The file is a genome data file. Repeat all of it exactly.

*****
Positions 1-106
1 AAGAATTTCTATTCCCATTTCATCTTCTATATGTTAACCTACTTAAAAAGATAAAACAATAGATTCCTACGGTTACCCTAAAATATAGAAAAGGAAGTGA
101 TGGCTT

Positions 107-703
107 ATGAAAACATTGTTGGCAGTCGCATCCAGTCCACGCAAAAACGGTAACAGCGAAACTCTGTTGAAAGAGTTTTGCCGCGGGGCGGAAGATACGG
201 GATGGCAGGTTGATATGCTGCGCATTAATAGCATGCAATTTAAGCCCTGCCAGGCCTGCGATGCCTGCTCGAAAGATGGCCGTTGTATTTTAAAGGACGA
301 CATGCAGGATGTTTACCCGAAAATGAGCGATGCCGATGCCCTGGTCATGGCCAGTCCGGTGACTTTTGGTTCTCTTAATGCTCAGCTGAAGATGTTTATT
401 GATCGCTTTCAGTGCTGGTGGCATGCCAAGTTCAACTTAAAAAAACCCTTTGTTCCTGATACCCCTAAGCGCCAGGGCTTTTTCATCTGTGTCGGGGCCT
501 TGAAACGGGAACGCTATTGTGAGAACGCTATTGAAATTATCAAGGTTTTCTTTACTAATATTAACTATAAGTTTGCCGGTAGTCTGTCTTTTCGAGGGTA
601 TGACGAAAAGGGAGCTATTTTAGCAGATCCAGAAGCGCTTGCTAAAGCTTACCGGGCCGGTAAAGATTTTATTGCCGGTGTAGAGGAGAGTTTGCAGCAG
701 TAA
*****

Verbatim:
Positions 1-106
1 AAGAATTTCTATTCCCATTTCATCTTCTATATGTTAACCTACTTAAAAAGATAAAACAATAGATTCCTACGGTTACCCTAAAATATAGAAAAGGAAGTGA
101 TGGCTT

Positions 107-703
107 ATGAAAACATTGTTGGCAGTCGCATCCAGTCCACGCAAAAACGGTAACAGCGAAACTCTGTTGAAAGAGTTTTGCCGCGGGGCGGAAGATACGG
201 GATGGCAGGTTGATATGCTGCGCATTAATAGCATGCAATTTAAGCCCTGCCAGGCCTGCGATGCCTGCTCGAAAGATGGCCGTTGTATTTTAAAGGACGA
301 CATGCAGGATGTTTACCCGAAAATGAGCGATGCCGATGCCCTGGTCATGGCCAGTCCGGTGACTTTTGGTTCTCTTAATGCTCAGCTGAAGATGTTTATT
401 GATCGCTTTCAGTGCTGGTGGCATGCCAAGTTCAACTTAAAAAAACCCTTTGTTCCTGATACCCCTAAGCGCCAGGGCTTTTTCATCTGTGTCGGGGCCT
501 TGAAACGGGAACGCTATTGTGAGAACGCTATTGAAATTATCAAGGTTTTCTTTACTAATATTAACTATAAGTTTGCCGGTAGTCTGTCTTTTCGAGGGTA
601 TGACGAAAAGGGAGCTATTTTAGCAGATCCAGAAGCGCTTGCTAAAGCTTACCGGGCCGGTAAAGATTTTATTGCCGGTGTAGAGGAGAGTTTGCAGCAG
701 TAA